Taiwan to nurture digital talent in four-year plan
The other goals in the plan include expanding the efforts to recruit international talent and improving the nation’s bilingual education.
These goals would work towards making Taiwan more competitive and ensure it plays a crucial role in the dynamic restructuring of the global supply chain, the council said.
Lin Chih-mei, director of the council’s department of human resource development, said one of the first things the council needs to do is to come up with a clear definition of “digital talent”. She said the council will work with other government agencies and experts from various fields on this issue.
“After all, the digital competencies needed in the cultural sector and in the information and communications industry vary immensely,” she said, adding that there is a shortage of skilled workers, particularly in the fields of science, technology, engineering and mathematics (STEM).
The percentage of college graduates in STEM fields was about 30% last year, Lin said, which is “really not enough to meet the future need for digital talent”. As such, the government has embarked on this four-year plan to meet the dearth in digital talent.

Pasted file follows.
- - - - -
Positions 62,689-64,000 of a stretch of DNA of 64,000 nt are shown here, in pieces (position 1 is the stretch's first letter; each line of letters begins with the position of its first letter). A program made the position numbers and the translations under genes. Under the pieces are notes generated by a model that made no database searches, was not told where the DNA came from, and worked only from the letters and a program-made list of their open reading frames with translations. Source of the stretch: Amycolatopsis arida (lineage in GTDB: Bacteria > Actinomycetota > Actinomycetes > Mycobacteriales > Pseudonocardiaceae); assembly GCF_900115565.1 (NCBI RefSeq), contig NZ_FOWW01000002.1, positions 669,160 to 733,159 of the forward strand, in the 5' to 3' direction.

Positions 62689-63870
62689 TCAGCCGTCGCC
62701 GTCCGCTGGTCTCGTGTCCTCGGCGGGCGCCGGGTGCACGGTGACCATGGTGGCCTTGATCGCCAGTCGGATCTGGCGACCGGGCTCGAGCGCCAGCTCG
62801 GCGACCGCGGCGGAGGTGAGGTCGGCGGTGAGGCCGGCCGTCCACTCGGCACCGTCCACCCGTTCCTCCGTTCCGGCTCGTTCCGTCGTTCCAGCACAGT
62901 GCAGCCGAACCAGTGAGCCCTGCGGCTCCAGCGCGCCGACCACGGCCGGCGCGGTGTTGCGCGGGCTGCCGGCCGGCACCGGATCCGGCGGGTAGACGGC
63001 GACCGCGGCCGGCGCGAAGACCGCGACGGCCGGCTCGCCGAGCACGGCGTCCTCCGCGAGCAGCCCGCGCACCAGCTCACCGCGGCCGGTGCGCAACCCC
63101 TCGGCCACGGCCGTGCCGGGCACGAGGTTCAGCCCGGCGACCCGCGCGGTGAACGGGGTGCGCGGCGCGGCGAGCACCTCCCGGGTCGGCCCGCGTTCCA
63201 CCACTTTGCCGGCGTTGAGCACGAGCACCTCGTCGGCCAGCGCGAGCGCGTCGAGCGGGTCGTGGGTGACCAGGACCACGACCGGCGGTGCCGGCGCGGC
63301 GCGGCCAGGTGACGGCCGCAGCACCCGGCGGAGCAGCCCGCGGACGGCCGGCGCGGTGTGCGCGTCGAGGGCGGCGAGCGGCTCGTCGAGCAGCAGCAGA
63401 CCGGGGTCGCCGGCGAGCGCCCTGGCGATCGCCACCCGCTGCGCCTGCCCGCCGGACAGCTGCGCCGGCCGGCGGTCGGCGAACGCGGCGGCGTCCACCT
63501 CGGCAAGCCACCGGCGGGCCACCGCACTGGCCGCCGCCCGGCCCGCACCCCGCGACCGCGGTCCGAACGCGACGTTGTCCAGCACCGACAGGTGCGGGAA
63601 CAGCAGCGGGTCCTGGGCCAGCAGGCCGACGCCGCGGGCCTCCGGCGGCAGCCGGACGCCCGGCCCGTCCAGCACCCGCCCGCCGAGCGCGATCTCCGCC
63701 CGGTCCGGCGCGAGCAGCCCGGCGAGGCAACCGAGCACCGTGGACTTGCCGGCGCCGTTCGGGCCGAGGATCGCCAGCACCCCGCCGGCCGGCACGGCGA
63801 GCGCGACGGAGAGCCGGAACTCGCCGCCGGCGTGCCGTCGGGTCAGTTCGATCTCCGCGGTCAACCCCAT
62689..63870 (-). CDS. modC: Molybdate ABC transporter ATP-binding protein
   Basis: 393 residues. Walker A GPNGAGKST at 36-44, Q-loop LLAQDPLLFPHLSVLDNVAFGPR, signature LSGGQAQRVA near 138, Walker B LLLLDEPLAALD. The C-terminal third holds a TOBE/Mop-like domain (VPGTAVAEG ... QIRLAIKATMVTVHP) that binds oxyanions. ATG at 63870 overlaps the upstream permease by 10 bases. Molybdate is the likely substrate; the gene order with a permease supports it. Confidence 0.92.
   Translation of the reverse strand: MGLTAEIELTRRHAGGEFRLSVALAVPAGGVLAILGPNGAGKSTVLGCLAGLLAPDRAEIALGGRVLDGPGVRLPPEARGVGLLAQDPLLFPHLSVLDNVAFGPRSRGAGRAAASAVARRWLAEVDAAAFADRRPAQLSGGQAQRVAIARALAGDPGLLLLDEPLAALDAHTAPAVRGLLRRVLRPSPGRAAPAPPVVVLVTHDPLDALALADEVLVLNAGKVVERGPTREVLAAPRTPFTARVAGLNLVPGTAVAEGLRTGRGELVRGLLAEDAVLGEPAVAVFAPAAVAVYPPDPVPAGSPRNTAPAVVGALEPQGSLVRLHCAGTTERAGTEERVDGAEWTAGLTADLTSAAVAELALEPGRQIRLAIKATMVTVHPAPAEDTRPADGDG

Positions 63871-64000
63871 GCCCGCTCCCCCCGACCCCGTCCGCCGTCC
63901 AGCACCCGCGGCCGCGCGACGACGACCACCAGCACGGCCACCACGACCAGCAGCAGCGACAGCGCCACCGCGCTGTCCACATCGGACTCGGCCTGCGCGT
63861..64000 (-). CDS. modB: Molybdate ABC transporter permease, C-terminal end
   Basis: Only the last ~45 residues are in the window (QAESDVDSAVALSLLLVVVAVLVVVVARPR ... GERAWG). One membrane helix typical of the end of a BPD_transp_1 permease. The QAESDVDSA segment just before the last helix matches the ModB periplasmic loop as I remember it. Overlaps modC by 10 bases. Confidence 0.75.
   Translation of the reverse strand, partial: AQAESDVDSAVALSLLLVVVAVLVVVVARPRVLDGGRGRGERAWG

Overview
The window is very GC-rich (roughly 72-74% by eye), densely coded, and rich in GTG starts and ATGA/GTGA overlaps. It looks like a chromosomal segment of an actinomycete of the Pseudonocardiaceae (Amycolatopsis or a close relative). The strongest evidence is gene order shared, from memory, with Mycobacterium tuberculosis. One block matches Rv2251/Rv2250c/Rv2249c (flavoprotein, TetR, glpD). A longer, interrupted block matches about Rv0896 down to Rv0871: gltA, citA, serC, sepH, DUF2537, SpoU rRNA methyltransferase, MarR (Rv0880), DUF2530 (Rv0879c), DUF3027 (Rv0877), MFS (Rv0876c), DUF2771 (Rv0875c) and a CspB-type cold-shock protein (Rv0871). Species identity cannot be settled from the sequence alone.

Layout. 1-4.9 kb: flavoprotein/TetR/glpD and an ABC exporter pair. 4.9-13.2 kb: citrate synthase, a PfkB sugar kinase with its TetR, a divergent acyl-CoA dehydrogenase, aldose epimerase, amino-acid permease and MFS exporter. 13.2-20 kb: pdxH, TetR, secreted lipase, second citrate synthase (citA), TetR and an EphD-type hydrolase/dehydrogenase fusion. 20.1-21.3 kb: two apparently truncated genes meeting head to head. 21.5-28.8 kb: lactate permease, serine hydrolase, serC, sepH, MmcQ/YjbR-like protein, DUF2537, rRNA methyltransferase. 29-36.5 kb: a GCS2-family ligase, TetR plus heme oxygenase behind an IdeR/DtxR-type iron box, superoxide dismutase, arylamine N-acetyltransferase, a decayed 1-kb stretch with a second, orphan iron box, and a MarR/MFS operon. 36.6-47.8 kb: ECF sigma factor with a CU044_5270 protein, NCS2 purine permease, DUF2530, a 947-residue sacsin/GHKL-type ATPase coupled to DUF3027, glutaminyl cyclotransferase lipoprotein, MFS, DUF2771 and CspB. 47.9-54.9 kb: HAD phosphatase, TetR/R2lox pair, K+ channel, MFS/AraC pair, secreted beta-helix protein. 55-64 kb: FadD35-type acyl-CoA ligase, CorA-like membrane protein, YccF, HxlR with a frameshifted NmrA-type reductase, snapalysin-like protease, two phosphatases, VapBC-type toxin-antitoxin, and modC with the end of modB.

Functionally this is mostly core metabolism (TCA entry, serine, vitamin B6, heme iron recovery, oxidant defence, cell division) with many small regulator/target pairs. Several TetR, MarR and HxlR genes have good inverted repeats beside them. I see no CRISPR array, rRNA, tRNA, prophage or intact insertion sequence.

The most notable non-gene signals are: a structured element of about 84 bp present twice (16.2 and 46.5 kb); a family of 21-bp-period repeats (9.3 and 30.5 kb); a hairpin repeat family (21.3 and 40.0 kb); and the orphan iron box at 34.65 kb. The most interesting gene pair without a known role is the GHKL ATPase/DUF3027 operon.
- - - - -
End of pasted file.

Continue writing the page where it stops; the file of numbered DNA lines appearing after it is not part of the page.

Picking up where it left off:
Another goal in the four-year plan is to push for amendments to the Act for the Recruitment and Employment of Foreign Professionals to facilitate the process for foreign talent to work in Taiwan.
Besides the four-year plan, the government is considering setting up a semiconductor academy. Vice Premier Shen Jong-chin and representatives from the semiconductor industry have met to discuss how the government, academia and the industry can contribute to the setting up of this semiconductor academy.